Kaifi Azmi described this longing in a song from Kohraa (1964) : “Utne rahe pyase hum, jitne bhi pi humne” (I remained thirsty, the more I drank).

Image Credits: Geetanjali Films

All of these songs revolve around restless spirits haunting spaces that remind them of their lovers. Ghosts allow writers to express the idea of eternity more effectively. They allow us to continue our love stories even after death. Perhaps this is the only way to show the agony of incomplete love.

Let’s face it, successful love stories have always depended on loss and pain. But there are so many ways to tell this tale. Lovers dying is the most popular trope. Another popular one is revenge of the scorned lover — which doesn’t stop at death. There are plenty of vengeful ghosts who lash out at the world in anger. Their pain and wrath destroys innocent folk. These ghosts are not looking for empathy; they want to inflict harm and pain. Although dangerous, these ghosts are easier to understand. Bollywood films like Raaz (2002) and Bhoot (2003) explore the theme of vengeful women seeking revenge on their lovers.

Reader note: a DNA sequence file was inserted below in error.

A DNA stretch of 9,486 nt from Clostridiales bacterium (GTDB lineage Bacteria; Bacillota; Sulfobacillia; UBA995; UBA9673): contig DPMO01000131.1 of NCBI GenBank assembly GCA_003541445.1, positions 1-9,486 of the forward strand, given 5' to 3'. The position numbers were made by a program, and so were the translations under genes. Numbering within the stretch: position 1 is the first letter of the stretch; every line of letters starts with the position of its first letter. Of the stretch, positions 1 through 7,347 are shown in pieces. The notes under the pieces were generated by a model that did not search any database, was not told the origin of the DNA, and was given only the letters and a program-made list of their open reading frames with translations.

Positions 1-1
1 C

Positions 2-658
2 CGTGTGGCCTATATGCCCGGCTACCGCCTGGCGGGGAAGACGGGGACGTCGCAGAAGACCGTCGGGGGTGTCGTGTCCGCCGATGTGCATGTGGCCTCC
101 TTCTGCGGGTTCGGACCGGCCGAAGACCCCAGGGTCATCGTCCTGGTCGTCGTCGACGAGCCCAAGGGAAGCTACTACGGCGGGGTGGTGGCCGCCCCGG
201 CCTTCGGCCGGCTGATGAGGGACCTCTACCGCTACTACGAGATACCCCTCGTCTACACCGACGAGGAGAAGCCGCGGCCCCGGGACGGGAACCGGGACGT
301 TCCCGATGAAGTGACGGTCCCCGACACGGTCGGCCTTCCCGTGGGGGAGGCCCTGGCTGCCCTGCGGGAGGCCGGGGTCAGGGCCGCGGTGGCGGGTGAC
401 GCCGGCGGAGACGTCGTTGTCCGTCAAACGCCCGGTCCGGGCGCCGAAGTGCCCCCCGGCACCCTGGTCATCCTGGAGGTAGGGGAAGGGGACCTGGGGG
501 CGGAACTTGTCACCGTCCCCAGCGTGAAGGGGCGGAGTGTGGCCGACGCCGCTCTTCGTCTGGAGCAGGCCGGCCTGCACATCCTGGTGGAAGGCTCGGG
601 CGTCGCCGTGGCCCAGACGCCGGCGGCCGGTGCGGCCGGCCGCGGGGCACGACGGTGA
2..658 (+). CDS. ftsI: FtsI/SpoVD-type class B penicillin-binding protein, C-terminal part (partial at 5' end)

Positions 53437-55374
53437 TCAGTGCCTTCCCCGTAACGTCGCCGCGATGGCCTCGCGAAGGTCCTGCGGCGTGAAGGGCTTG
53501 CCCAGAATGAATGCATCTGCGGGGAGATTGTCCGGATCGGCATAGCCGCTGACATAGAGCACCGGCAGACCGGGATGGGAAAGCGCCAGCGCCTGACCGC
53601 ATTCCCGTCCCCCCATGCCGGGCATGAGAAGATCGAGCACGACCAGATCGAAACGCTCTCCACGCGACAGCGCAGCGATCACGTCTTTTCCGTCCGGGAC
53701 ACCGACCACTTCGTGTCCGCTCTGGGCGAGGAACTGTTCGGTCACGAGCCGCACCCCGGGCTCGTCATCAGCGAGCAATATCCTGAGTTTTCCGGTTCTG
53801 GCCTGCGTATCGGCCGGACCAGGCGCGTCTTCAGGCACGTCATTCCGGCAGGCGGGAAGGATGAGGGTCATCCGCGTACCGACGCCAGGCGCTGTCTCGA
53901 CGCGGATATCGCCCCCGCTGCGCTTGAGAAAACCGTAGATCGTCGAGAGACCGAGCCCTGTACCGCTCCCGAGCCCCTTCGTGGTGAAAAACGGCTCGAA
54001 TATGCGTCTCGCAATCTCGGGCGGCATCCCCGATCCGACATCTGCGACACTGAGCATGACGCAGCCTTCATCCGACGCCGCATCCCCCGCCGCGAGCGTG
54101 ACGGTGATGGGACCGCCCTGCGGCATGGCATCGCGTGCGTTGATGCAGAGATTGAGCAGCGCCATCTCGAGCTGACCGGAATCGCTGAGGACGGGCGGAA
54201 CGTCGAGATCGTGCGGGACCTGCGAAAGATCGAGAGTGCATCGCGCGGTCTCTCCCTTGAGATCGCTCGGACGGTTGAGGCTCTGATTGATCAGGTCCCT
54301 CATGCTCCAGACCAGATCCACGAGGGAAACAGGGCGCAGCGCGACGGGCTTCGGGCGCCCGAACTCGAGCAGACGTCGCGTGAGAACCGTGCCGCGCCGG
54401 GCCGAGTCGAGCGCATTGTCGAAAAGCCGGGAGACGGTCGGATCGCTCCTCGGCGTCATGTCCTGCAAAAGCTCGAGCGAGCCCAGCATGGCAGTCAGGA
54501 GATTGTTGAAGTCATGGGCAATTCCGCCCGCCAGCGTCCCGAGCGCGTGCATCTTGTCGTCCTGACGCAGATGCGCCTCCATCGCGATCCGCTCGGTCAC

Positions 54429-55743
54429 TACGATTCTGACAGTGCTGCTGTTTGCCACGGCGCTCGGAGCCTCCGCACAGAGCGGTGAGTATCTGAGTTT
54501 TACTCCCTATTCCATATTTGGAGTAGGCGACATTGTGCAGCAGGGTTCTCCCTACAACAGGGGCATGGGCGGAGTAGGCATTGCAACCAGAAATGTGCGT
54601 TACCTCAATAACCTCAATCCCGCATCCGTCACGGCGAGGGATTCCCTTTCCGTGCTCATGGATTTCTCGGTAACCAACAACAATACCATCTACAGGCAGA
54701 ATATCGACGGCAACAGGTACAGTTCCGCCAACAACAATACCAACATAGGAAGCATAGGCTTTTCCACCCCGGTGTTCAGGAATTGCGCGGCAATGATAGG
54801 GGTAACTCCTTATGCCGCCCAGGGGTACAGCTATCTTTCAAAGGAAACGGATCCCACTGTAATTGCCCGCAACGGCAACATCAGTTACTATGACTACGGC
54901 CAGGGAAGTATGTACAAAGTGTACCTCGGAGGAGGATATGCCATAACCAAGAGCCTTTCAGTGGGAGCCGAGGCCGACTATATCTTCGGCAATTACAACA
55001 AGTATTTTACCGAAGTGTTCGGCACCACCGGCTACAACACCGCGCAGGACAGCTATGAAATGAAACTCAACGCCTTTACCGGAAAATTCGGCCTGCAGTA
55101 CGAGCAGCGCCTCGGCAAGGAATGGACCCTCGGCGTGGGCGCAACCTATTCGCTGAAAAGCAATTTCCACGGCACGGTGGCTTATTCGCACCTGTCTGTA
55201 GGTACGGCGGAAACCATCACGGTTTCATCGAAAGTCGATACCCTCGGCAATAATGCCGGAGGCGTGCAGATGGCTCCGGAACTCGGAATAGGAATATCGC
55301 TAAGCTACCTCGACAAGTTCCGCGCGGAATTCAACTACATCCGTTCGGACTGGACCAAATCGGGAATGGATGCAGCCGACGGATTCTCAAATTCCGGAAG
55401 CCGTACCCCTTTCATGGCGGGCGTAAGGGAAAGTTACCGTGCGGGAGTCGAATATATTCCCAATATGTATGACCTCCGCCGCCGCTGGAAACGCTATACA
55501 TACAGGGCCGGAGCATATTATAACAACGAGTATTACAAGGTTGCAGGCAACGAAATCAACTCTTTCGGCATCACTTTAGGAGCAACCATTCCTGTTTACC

“She loved him. But he didn’t know how to love. He could talk about love. He could see love and feel love. But he couldn’t give love.”